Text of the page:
Licorice Pizza

Licorice Pizza ★★★★½

Licorice Pizza distinguishes itself from other inside baseball Hollywood pictures by being delightfully fringe, and it distinguishes itself from other period films by being laser-like in its specificity. The 70s is not just a mood, it's an exact time and place, and yet the events of that time and place are not the focus. They only make for a full-bodied background that Anderson's free-wheeling romance can splash up against, sometimes with turmoil and sometimes with elation. Like Phantom Thread and Punch-Drunk Love, Licorice Pizza is a highly organic script. You can seldom imagine what will come next because it isn't beholden to any traditional format. It just rolls.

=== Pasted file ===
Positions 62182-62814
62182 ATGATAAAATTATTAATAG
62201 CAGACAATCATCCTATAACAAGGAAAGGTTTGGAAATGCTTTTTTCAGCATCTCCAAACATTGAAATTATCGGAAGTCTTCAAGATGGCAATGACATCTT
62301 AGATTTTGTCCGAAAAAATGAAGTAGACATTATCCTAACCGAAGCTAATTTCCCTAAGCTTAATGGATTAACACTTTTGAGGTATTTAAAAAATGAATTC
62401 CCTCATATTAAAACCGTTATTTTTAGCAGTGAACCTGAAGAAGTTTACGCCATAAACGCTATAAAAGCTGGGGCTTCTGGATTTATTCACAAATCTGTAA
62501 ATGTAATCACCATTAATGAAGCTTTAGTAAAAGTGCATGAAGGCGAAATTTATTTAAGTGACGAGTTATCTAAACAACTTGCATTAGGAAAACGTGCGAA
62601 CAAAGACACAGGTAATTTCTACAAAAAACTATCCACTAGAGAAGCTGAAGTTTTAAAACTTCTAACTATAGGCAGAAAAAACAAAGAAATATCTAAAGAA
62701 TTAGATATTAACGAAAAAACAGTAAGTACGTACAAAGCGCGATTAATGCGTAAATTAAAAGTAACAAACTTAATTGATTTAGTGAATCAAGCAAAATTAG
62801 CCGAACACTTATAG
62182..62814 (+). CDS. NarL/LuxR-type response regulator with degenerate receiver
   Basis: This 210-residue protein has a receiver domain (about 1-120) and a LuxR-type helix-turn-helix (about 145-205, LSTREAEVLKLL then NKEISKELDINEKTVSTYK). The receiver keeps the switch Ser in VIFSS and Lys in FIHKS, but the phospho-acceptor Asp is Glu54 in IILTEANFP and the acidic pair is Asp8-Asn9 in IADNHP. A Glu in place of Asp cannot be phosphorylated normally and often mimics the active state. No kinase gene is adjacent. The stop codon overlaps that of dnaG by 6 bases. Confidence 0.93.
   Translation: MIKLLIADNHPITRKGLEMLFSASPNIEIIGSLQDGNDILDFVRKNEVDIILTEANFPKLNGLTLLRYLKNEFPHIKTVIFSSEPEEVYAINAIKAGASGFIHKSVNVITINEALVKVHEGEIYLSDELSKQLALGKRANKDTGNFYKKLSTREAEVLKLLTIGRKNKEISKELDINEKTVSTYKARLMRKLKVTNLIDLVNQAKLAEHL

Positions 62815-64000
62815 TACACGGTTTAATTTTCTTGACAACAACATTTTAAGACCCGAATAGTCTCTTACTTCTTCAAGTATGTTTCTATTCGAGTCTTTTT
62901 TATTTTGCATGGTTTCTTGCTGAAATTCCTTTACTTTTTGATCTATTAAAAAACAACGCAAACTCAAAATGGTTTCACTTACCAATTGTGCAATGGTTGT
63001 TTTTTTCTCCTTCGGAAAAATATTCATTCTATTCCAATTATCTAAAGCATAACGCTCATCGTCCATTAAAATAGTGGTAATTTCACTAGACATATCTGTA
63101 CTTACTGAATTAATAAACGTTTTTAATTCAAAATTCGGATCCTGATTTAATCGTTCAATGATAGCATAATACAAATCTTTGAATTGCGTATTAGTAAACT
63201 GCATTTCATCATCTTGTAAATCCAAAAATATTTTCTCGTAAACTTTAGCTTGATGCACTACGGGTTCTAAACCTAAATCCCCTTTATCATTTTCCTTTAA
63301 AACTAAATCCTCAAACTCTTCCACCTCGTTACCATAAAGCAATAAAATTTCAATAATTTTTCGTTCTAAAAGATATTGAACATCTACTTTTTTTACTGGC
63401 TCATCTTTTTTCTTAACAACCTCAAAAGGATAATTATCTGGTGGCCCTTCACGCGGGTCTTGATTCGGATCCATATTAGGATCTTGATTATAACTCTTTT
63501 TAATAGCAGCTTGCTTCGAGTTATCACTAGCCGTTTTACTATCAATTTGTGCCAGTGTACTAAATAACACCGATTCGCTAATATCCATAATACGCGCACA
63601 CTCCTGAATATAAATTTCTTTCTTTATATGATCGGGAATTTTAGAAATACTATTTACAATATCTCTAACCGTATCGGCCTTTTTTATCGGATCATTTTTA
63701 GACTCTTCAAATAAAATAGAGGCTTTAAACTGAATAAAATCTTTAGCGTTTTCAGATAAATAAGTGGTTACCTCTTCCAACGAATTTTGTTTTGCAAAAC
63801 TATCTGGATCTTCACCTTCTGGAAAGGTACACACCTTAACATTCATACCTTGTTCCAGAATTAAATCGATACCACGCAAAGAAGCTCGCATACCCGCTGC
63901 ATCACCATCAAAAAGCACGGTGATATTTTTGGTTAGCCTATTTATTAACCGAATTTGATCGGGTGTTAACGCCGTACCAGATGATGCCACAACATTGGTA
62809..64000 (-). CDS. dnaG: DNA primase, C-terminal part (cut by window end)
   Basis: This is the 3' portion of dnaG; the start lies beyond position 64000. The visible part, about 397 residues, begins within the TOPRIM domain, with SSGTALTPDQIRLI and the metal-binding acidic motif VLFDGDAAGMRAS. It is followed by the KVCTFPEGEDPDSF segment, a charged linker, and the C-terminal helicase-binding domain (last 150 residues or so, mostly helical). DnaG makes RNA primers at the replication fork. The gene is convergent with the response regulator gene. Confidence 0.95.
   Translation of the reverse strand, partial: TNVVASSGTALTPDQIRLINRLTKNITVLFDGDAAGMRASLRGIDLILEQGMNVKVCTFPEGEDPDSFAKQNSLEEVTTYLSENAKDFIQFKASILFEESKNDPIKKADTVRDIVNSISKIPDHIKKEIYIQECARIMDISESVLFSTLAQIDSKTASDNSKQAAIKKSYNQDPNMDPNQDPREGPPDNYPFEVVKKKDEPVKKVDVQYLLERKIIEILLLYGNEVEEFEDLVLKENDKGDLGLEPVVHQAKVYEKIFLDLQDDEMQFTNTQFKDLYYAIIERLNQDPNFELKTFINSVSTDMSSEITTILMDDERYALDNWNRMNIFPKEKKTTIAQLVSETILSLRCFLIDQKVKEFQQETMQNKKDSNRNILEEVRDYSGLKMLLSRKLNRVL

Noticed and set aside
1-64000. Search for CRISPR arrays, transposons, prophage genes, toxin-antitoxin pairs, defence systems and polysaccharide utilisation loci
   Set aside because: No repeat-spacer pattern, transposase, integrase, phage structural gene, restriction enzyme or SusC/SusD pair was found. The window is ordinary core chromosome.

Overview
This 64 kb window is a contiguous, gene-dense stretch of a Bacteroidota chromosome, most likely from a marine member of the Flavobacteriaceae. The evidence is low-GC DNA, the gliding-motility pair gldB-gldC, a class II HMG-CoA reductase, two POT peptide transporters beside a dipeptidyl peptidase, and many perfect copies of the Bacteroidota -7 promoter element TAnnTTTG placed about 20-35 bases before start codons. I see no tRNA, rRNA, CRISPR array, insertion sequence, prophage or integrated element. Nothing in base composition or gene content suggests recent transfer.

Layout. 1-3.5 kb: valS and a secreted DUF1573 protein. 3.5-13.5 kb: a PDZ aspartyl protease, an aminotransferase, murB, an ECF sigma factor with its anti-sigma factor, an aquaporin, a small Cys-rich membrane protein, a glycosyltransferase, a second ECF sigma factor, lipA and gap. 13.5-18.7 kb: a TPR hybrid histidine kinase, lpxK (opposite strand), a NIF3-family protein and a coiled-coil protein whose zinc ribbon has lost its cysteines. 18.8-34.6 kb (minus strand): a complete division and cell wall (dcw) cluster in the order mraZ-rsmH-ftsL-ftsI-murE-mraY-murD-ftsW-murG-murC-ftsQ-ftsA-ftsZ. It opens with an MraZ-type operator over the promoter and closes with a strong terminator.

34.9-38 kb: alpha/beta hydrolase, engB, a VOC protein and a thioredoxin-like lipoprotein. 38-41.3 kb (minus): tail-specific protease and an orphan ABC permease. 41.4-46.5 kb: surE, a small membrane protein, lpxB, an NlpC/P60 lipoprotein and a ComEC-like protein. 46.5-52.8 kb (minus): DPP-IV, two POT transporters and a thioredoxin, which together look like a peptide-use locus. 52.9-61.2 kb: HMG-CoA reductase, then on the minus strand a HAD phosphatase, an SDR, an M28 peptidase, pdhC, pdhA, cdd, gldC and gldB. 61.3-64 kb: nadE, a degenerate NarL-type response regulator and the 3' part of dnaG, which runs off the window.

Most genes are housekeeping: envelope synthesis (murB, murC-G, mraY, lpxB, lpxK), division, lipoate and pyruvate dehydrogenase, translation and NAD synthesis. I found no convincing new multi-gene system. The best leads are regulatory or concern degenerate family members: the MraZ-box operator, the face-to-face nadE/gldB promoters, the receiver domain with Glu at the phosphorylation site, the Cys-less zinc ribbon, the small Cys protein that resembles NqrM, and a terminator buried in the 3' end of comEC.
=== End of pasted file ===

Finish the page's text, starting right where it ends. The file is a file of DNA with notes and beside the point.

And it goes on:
Haim and Hoffman are perfect, the latter evoking the energy of his late father so effectively that his performance has its own emotional charge. All of the star power is divvied out into delightfully odd cameos. Sean Penn talking about Korea like a warrior poet for the sake of sexual predation, Tom Waits ringleading a circus of Old Hollywood bar patrons, Harriet Sansom Harris as a theatrical agent chomping down cigarettes and thirsting for the next hot thing. Best of all is Bradley Cooper as coked-out maniac Jon Peters. This kind of psychotic live-wire shit is what he's best at and he devours the role.

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